Farmers say crop conditions in Ohio vary

Crop conditions vary throughout the state of Ohio and three farmers say rain has been the determining factor.

Nathan Eckel, who farms in northwest Ohio, tells Brownfield his corn looks good, and beans are just getting past the “ugly duckling” phase.  “Our only real concerns in this area right now are just root structure in general because of the drought that we had,” he says.  “Those corn plants and those bean plants were really searching for water.”

Central Ohio farmer Bill Bayliss says recent rains have come at just the right time.  “The corn and beans are both behind what I would call a normal year due to the drought,” he says.  “But right now colors have come out and so far we’re disease free, but I think we got good potential.”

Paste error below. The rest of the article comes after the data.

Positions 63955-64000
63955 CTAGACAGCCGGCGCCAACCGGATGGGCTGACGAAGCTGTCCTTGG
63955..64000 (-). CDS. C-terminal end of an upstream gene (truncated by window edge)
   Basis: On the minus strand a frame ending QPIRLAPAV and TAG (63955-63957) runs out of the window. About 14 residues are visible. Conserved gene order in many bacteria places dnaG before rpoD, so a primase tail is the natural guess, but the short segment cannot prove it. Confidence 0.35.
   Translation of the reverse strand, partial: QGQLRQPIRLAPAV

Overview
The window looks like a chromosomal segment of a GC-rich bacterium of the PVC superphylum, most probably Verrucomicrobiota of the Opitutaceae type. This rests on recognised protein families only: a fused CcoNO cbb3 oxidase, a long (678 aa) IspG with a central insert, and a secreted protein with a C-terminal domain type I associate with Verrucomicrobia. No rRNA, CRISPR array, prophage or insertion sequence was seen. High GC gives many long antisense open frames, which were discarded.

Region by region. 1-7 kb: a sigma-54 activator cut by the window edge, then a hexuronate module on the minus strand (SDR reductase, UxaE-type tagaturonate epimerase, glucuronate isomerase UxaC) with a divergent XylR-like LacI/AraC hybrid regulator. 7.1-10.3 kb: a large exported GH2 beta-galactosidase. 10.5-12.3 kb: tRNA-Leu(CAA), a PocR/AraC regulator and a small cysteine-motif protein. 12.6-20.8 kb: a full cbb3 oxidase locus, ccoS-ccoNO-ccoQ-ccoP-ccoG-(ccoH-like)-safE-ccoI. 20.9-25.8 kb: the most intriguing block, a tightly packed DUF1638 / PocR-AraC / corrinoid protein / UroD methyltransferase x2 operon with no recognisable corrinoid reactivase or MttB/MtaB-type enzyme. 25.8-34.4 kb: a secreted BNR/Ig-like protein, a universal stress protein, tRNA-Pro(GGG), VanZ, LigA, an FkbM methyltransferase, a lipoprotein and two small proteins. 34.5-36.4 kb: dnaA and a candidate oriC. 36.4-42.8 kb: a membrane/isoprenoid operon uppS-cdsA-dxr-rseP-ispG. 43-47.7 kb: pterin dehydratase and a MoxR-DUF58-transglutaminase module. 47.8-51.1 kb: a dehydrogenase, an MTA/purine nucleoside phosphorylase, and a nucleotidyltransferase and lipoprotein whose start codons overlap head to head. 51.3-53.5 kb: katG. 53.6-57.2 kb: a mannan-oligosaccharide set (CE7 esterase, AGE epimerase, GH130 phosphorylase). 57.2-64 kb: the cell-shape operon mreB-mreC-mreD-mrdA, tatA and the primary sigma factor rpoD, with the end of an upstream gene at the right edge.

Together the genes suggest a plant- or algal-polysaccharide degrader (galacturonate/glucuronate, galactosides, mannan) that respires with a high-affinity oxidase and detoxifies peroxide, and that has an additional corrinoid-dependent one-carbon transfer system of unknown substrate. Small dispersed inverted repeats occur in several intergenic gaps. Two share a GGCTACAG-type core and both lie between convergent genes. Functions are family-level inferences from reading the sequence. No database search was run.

While Eckel and Bayliss have seen significant improvement in their crops, that’s not the case for Jeff Magyar who farms in the far northeast part of the state.  “The very last stuff to be planted, the second week of June, third week of June is struggling,” he says. “It finally got enough moisture to get out of the ground. Neighbor fields have two-foot-tall corn and four-inch-tall corn in the same field.”

He says the rains have been sporadic at best. “We’ve gotten 2 inches total two-tenths at a time,” he says.  “North of us a few miles, they’ve gotten 3 to 3 1/2 inches, and South of us they’re even drier, so it’s still needing water in our area.”

The farmers took part in Brownfield’s latest episode of Cab Conversations – a monthly check-in with Ohio farmers.

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